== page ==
Thursday, July 29, 2010

Right to Education International Student Conference

The first of its kind, this conference aims to build and reinforce a global network of students who all share the concept of ensuring the right of education to students in Palestine. It was held over the course of two days, Tuesday 27th and Wednesday 28th, and due to mundane elements such as exams, we were only able to attend the first day. In its own words, "this conference will provide a much needed forum to share knowledge and experiences as well as discussing future strategies."

Some background info:
The Right to Education Campaign (R2E) was established in the late 1970's as a means for providing legal advice to students and faculty members alike. It became more institutionalized during the first Intifada. It encapsulates three basic aims:
  • To raise the awareness of students by activities such as workshops and documentations
  • To provide reliable information about education under occupation
  • To build an international campaign in support of the right to education for Palestinians. This was demonstrated in two speaking tours in the recent years.
The conference started off with introductory speeches and then a Reporting Session, in which students around the world gave reports on student activism. Presentations by BZU students were also given, with topics ranging from the impact of the Wall on education, the effect of checkpoints on education, and the growing popularity of academic boycott. There was live twinning with Gaza's university students, who obviously couldn't attend. Random fact- the last time a student "legitimately" studied at Birzeit Uni from Gaza was in 2004. There's a documentary about the student, called Lucky Ahmad.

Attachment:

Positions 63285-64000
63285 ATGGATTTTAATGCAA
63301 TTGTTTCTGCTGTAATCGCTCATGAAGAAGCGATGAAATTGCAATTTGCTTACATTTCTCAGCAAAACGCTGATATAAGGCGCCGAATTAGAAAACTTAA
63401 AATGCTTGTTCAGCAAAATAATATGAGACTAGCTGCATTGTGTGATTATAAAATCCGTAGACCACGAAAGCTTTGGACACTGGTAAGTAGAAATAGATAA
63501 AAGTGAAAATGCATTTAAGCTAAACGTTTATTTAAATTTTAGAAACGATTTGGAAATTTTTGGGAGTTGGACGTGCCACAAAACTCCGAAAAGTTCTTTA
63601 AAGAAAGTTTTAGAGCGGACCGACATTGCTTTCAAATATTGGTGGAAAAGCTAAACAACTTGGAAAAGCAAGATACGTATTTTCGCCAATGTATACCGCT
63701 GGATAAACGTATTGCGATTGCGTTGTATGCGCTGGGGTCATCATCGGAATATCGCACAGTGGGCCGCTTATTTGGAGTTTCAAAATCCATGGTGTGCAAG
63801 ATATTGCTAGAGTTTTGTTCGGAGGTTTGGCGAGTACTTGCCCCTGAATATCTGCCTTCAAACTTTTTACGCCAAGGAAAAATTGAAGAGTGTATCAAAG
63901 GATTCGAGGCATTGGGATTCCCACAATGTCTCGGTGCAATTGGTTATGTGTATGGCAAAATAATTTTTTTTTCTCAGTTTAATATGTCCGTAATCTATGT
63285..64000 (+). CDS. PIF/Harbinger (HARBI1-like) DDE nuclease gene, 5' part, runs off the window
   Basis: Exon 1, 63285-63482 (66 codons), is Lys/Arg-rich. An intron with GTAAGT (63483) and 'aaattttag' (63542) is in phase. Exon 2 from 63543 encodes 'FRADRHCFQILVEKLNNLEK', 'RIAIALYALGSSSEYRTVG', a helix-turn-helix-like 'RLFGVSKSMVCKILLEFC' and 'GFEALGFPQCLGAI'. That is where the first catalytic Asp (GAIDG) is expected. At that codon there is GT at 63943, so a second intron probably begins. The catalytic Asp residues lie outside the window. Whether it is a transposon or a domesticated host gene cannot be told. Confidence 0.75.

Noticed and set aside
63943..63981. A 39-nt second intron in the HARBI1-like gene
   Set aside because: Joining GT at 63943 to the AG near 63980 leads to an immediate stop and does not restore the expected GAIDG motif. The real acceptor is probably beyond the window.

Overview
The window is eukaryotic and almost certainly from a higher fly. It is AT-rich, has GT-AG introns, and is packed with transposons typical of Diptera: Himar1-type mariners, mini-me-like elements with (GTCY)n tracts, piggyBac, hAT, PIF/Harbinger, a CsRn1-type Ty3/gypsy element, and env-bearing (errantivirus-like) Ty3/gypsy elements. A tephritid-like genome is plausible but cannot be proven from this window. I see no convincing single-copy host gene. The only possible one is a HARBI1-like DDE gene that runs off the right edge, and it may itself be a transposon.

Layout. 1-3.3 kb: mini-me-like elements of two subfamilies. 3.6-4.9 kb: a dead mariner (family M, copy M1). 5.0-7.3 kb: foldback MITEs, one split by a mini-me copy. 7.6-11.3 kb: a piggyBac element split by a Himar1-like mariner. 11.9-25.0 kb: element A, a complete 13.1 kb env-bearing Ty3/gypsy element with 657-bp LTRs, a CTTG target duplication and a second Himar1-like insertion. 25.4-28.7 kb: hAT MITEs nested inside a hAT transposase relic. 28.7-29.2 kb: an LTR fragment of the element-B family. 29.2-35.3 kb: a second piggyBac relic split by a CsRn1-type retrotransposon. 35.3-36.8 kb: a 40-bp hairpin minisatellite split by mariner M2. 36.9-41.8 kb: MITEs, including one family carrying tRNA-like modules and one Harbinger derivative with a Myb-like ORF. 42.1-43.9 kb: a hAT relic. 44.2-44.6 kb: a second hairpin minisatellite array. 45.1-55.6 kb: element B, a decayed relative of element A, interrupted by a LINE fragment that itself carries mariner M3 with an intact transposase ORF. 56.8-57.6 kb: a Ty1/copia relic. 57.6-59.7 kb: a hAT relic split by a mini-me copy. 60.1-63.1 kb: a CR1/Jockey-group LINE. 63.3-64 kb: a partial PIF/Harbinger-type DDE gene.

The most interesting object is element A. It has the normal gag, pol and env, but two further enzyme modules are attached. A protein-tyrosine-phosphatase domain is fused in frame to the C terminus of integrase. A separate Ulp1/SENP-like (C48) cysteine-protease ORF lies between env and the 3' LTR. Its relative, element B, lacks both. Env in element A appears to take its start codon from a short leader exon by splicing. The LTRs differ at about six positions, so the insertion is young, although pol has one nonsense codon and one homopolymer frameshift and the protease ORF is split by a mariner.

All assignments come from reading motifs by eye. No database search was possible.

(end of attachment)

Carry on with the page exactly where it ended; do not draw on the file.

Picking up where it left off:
The convention, although long, (10-5 pm) was an engrossing and interesting experience. It's main objectives are found here, and we'll just pick a couple.
" To exchange knowledge and resources amongst the different campus organizers specifically on building effective solidarity links between students in Palestine and across the world; and initiating campus BDS campaigns with successful follow-up
"To establish important links between international activists and Palestinian student activists."

The second day encompassed seven different workshops where the participants were able to share experiences, tools of analysis, and recommendations. They were:
  • BDS
  • Media and Writing
  • Gaza (by video conference)
  • Public speaking and presentations
  • Why Apartheid?
  • November Week
  • Challenges faced on campuses
We're pretty miffed we missed out on that, but such is the student life. The first day was fascinating in that we got to engage with different foreigners about the conflict. For some, it was their first time coming to the Occupied Territories, and they admitted that it was pretty overwhelming learning about the different aspects of life under occupation. Others were leaning towards the whole "it's a religious thing" but we hoped our arguments convinced them otherwise.

Best part of the conference? Meeting Jody McIntyre, no doubt :)

Note of bother (since we can't help ending anything but in negativity): Birzeit students, where you at? Pretty sad/embarrassing that such a low (very low) number turned out.

UPDATE: We're linked over at fakhoora.org

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